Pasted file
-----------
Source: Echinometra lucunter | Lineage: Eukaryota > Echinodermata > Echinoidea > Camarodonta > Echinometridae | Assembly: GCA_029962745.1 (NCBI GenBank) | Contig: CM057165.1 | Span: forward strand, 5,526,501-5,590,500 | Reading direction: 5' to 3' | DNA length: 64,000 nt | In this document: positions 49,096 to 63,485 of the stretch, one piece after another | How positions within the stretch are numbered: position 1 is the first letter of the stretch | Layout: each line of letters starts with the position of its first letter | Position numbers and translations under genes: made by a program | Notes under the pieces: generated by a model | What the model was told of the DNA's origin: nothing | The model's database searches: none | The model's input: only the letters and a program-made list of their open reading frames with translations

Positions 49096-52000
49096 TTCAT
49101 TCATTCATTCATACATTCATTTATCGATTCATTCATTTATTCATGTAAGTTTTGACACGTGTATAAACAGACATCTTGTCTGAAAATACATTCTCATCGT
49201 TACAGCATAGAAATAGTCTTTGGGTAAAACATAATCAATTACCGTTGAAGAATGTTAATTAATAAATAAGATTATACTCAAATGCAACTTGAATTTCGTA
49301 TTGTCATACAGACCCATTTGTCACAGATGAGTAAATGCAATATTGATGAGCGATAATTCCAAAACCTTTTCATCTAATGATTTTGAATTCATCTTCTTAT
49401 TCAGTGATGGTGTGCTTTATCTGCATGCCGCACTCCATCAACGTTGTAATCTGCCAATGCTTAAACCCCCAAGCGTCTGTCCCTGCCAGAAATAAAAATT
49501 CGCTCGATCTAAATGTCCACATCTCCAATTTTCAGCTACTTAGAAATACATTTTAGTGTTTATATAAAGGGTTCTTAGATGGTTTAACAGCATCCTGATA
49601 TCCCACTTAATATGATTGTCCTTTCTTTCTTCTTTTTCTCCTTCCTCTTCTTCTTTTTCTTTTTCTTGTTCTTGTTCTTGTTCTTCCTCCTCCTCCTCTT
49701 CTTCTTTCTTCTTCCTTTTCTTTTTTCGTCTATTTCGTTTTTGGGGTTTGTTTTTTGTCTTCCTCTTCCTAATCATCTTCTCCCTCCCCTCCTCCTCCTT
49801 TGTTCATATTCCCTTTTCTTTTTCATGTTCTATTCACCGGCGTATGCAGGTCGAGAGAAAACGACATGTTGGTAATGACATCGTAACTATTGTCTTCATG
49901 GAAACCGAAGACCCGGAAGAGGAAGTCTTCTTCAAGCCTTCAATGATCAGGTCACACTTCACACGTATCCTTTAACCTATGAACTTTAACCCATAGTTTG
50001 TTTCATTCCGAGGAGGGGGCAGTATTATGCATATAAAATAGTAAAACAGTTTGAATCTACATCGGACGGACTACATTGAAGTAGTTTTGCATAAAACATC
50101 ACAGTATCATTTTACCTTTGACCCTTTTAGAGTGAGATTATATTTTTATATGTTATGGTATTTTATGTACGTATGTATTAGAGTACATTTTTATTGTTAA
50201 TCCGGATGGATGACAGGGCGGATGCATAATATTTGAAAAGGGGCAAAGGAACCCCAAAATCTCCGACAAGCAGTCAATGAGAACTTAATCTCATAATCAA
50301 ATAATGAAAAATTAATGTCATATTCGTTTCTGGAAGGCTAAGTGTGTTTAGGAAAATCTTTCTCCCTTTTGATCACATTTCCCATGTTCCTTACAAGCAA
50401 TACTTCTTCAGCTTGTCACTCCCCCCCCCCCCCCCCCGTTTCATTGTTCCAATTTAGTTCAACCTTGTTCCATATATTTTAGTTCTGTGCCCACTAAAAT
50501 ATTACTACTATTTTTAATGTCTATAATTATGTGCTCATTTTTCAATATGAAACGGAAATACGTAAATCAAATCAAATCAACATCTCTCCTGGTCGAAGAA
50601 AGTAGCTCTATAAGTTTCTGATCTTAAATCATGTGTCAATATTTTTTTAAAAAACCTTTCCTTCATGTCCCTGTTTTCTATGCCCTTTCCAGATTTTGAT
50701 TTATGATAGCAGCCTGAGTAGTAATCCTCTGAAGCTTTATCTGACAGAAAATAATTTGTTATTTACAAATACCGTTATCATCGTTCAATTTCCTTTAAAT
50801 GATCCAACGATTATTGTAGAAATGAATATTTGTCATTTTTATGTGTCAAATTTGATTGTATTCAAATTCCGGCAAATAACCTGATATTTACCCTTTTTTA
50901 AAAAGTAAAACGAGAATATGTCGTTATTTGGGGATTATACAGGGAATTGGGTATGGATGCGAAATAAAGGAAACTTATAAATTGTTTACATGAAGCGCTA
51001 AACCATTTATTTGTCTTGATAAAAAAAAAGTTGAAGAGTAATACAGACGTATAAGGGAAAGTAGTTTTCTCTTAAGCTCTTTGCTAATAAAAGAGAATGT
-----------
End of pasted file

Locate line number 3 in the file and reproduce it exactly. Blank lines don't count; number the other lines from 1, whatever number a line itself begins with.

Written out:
49096 TTCAT